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Re: Fragments in HTTP redirects

From: Yves Lafon <ylafon@w3.org>
Date: Tue, 17 Aug 2010 16:35:16 -0400 (EDT)
To: Jonathan Rees <jar@creativecommons.org>
cc: www-tag@w3.org, Tim Berners-Lee <timbl@w3.org>
Message-ID: <alpine.DEB.1.10.1008171547580.17772@wnl.j3.bet>
On Tue, 17 Aug 2010, Jonathan Rees wrote:

> It looks like the consensus on http-wg is that the second fragid
> overrides the first, i.e. if we want A#B and A -> 30x Location: C#D,
> then A#B is to be interpreted like C#D (as is A#W, A#J, etc.).
>
> There is a web architecture view of #, which is that A#B designates
> secondary resource B as defined in one of the 'representations' of
> <A>. Maybe we can agree that if A redirects to C#D and C#D designates
> (per C's 'representation's' media type) an HTML element or some other
> inherently fragment-like thing, then A#B should be treated like C#D,
> discarding the 'B': A#B ~= A.
>
> But if C#D designates a secondary resource that itself has
> 'representations' and tertiary resources, then it's sensible for A#B
> to be treated like B as defined in C#D, and not like C#D itself. If
> you buy this idea, you wouldn't want the HTTP spec to rule out
> interpreting A#B that way - that's not its jurisdiction. In fact I
> think 3986 already points in this direction.
>
> In practice, nontrivial tertiary resources can only arise via RDF, and
> don't occur in the wild AFAIK. Weird non-deployed RDF is of interest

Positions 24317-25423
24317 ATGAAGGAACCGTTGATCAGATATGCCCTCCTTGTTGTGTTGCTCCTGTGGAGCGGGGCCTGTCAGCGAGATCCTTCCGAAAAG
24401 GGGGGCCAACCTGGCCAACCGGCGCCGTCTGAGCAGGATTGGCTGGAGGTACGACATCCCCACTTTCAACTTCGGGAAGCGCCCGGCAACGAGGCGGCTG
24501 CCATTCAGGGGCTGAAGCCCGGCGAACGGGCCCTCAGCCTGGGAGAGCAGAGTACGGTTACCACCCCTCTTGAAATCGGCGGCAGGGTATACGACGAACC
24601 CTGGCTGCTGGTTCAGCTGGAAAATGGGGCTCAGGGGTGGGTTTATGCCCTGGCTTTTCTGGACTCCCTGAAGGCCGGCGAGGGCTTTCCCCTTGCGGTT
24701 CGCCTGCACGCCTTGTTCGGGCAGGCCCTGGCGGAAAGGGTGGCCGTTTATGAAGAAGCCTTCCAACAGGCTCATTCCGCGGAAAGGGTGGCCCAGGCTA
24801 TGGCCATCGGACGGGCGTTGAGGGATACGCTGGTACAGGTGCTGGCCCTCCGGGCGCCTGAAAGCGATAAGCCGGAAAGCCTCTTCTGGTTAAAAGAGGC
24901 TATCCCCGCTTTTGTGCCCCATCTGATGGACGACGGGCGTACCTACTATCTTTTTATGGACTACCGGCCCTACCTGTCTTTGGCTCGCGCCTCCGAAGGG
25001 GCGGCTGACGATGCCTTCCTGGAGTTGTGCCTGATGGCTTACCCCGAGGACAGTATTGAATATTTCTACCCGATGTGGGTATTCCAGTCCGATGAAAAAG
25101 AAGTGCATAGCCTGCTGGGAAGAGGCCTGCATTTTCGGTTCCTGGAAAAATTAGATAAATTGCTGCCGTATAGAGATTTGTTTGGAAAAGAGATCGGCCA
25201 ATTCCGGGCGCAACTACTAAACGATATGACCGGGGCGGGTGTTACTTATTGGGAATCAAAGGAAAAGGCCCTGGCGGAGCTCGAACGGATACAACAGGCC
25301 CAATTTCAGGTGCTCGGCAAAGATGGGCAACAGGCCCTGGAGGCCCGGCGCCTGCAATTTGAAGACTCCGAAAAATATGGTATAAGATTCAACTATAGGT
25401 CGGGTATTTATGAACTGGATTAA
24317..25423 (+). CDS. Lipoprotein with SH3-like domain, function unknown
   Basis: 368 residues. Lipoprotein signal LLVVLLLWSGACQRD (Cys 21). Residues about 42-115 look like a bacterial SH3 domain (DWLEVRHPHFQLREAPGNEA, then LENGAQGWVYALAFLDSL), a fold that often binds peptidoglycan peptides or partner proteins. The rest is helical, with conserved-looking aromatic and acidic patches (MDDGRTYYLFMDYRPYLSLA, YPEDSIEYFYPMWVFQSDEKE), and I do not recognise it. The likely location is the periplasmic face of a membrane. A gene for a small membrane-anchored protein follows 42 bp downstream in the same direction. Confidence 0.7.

> to only a handful of fanatics.
>
> This is a rathole. Simple solutions:
> - TimBL: no change to HTTP (disallow Location: C#D)
Easiest solution, conflict with current practise.

> - HTTPbis: pretend RDF doesn't exist (always discard first fragid even
> when meaningful)
In fact it would be pretending that fragment handling and combination is 
independent from the media type.

In browsers, we are just testing HTML's way of handling fragment, which is 
absolute references, that case is the easiest. If you add in the equation 
the possibility of having "relative" fragments (like "2nd <foo>" in 
xpointer), the issue is more complicated.

A#B with A => C#D

In the case of HTML, we have the following cases:
1/ #B exist in C
2/ #B does not exist in C, but #D exists
3/ #B and #D do not exist in C

What _seems_ logical (to me) is:
1/ show C#B uri displayed is C#B
2/ show C#D uri displayed is C#D
3/ show C   uri displayed is C#B

Now, is it safe to assume that #B in C is the right one? then dropping #B 
and trying to display only C#D is the safest choice (pretty much the 
choice of the majority of browsers as of today)


In the SVG case, it is a bit different.
http://www.example.com/sprites#svgView(viewBox(16,16,32,32))
and http://www.example.com/sprites redirects to
http://www.example.com/moresprites#svgView(viewBox(200,0,1200,1000))
What is the desired behaviour?

The intent is to have a relative viewbox, in moresprites#svgView(viewBox(200,0,1200,1000))
Seems logical, but it can become quite complicated.


-- 
Baroula que barouleras, au tiƩu toujou t'entourneras.

         ~~Yves
Received on Tuesday, 17 August 2010 20:35:18 GMT

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